While many commentators would argue that Sinn Féin should be awarded the prize for actually advancing traditional republican objectives over recent decades, the ‘purists’ or ‘dissidents’ who call them traitors are still with us. And will be for some time to come, a new study argues.
Jul 3, 2020, 07:04 AM

Colour Coding

Brian Cosgrove
In Cauvery Madhavan’s novel, May Twomey and her brother Gerry are the ‘Anglo-Indian’ descendants of an Irish soldier in the British army. A little like the Anglo-Irish – neither one thing nor the other – they feel somewhat outside society, once not white enough and now not brown enough.
Jul 2, 2020, 22:33 PM

Death By Water

Ross Moore
As poet laureate of Amsterdam, Menno Wigman took part in a scheme to memorialise in verse those in the city who had died alone. It seems an apt scheme for a poet whose work is marked by a particularly humane and democratic sensibility.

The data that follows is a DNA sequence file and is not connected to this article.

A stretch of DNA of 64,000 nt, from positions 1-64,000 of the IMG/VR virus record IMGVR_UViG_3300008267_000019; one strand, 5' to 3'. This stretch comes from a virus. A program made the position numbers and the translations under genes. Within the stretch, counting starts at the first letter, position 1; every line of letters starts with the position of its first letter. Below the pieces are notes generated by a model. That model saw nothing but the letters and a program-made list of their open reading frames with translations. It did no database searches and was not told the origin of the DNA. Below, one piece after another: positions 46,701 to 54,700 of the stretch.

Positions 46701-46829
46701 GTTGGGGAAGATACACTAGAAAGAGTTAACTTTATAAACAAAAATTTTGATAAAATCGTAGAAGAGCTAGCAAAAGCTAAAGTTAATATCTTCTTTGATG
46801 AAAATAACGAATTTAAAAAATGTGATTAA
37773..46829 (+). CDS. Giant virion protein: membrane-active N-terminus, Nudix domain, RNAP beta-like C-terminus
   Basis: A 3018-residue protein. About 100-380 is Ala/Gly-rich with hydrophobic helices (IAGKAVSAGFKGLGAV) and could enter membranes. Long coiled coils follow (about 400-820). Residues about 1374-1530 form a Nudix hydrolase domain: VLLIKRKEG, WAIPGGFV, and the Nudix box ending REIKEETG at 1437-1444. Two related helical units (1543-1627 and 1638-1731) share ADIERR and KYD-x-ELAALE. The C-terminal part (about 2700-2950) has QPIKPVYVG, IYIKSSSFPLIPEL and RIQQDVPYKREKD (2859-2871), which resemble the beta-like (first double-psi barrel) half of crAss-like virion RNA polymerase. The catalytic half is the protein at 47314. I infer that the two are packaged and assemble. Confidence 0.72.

Jul 2, 2020, 13:59 PM

Narratives Real and Surreal

Tim Murphy
The poems in Miriam Gamble’s new collection show her to be a truly imaginative writer: in ‘Plume’, the creamy-white heads of meadowsweet are compared to the ‘creamy wigs’ of the 18th century, to ‘the shape of Scotland’, and to fat gathered in the top of old-school milk bottles.
Jul 2, 2020, 13:51 PM

Silver Linings

Patricia Craig
Michele Roberts, the acclaimed author of twenty-five books, was rather put out when her new novel was rejected. For a year, she wrote a diary as an exercise in recuperation. The result is more joyous than jaundiced, something bright and exhilarating wrested from discomposure and dismay.
Jul 2, 2020, 13:18 PM

The Unknown Eileen

Martin Tyrrell
Had Eileen O’Shaughnessy not taken up with George Orwell, she might have found success, if not fame, in her own right, possibly as an academic or a child psychologist. Her loss was to be his gain, something neither he nor most of his biographers have properly taken on board.
Jul 2, 2020, 13:14 PM

A Modern Utopian

Bryan Fanning
Dominic Cummings favours government guided by experts trained in mathematics and scientific thinking. This idea of epistocracy, rule by those who know, is emerging at a time when the right no longer trusts global free markets and politics have considerably dumbed down.